To further elucidate the function of Ssp and Wg, the third instar salivary glands of ssp and wg mutants were examined. In the third instar salivary gland, the distal region undergoes greater endoreplication than does the proximal region. As a result, the nuclear size of distal gland cells is markedly larger than that of proximal gland cells. However, the nuclear size of ssp mutant distal cells was found to be smaller than that of wild-type distal cells. By contrast, the nuclear size of wg mutant proximal cells was larger than that of wild-type proximal cells. Thus, the difference in nuclear size between proximal and distal cells was also small in the salivary glands of wg mutants (Taniue, 2010).

To confirm these results, the effects were examined of Ssp and/or Wg overexpression on the nuclear size of salivary gland cells. When Ssp was overexpressed, the nuclear size of both proximal and distal cells was heterogenous. Overexpression of Wg decreased the nuclear size of distal cells: the difference in nuclear size between Wg-overexpressing proximal and distal cells was small. However, when Wg was overexpressed along with Ssp, the effect of Ssp was suppressed and the heterogeneity of nuclear size was not observed. Furthermore, to confirm that Ssp and Wg play important roles in the regulation of endoreplication, δArm-expressing clones were generated using the flip-out technique. It was found that the nuclear size of δArm-expressing cells is much smaller than that of surrounding cells. This result suggests that δArm mislocalizes Ssp to the plasma membrane, thereby negatively regulating Ssp activity for endoreplication (Taniue, 2010).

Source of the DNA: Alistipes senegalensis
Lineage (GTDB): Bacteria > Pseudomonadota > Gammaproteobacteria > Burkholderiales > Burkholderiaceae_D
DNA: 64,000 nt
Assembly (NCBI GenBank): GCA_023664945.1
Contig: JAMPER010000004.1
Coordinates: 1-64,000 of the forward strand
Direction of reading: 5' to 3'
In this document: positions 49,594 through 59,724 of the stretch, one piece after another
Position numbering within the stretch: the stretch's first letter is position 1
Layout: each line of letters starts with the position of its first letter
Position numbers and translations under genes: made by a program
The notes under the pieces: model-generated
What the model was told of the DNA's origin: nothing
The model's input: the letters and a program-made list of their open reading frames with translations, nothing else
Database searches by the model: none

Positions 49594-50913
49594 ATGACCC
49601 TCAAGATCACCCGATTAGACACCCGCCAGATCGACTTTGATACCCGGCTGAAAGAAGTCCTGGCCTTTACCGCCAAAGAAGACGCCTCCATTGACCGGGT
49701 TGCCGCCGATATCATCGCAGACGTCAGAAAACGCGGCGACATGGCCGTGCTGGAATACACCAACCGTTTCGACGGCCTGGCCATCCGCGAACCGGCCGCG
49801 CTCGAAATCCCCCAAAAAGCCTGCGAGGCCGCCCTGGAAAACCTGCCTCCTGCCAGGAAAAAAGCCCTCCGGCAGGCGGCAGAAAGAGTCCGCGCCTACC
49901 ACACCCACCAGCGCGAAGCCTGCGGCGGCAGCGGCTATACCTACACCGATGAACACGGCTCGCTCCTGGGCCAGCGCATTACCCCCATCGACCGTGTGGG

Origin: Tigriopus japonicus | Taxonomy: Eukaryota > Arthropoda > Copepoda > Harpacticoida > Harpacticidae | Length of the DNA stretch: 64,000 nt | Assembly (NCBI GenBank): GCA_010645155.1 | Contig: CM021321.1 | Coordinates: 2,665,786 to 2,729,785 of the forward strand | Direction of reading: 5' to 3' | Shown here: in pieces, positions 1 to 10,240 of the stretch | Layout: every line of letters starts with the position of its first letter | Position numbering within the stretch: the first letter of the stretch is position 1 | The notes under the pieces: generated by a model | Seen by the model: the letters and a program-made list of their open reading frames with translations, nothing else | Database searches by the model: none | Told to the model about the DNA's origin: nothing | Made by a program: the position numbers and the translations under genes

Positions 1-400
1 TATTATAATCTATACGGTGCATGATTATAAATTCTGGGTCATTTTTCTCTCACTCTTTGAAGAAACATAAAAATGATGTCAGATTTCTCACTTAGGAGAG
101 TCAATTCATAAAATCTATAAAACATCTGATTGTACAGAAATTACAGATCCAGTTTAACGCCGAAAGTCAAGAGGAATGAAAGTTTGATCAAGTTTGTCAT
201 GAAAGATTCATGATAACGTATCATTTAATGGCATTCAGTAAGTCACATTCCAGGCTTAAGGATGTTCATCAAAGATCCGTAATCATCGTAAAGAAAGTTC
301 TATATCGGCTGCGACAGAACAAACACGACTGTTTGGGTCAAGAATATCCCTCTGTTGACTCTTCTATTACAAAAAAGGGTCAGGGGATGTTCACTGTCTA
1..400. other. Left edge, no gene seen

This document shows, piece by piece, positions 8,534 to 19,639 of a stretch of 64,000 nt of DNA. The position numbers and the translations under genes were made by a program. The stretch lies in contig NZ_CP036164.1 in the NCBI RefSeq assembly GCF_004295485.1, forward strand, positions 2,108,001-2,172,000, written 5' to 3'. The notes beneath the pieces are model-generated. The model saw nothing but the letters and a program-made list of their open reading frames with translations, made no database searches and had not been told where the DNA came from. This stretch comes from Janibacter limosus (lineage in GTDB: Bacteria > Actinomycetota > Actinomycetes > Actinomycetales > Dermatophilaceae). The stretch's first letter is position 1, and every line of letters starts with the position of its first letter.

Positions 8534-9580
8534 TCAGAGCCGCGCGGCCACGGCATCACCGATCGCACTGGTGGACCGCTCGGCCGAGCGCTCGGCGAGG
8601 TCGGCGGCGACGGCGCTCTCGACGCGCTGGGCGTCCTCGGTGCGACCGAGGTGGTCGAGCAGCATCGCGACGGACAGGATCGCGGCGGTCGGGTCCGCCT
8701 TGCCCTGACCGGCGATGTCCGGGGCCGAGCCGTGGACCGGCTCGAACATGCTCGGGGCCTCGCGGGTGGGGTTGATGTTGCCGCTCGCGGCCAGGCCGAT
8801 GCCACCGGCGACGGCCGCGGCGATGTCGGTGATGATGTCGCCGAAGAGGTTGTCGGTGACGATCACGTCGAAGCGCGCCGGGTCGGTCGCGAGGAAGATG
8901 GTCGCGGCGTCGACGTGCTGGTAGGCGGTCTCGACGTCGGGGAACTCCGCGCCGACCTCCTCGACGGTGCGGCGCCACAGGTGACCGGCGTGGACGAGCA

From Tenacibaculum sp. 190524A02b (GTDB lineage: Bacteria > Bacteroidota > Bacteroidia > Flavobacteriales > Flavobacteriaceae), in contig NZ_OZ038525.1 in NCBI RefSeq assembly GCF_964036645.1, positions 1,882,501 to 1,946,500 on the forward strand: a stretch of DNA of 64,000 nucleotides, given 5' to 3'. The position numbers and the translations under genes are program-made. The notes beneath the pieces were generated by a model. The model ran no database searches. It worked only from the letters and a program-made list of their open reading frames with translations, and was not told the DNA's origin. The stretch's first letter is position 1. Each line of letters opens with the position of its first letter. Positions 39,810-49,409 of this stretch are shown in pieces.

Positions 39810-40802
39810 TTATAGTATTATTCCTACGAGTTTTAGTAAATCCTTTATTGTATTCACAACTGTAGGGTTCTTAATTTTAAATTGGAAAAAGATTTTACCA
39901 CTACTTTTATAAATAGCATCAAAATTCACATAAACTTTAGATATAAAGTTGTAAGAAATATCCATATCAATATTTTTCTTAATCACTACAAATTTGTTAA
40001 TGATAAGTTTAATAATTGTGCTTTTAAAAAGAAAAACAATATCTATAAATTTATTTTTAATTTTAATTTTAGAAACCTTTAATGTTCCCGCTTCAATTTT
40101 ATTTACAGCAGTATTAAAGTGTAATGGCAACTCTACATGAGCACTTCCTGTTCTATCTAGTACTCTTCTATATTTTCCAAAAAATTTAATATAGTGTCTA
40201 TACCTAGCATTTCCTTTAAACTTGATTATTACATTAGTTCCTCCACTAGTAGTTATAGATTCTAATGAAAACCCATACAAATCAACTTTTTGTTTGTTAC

To directly show that ssp mutant cells undergo fewer endoreplications than do wild-type cells, BrdU-labeling experiments were performed. When wild-type salivary glands were labeled with BrdU, distal cells efficiently incorporated BrdU, indicating that they underwent at least one round of DNA replication during the labeling period. By contrast, very few nuclei of ssp mutant cells and Wg-overexpressing cells were labeled with BrdU (Taniue, 2010).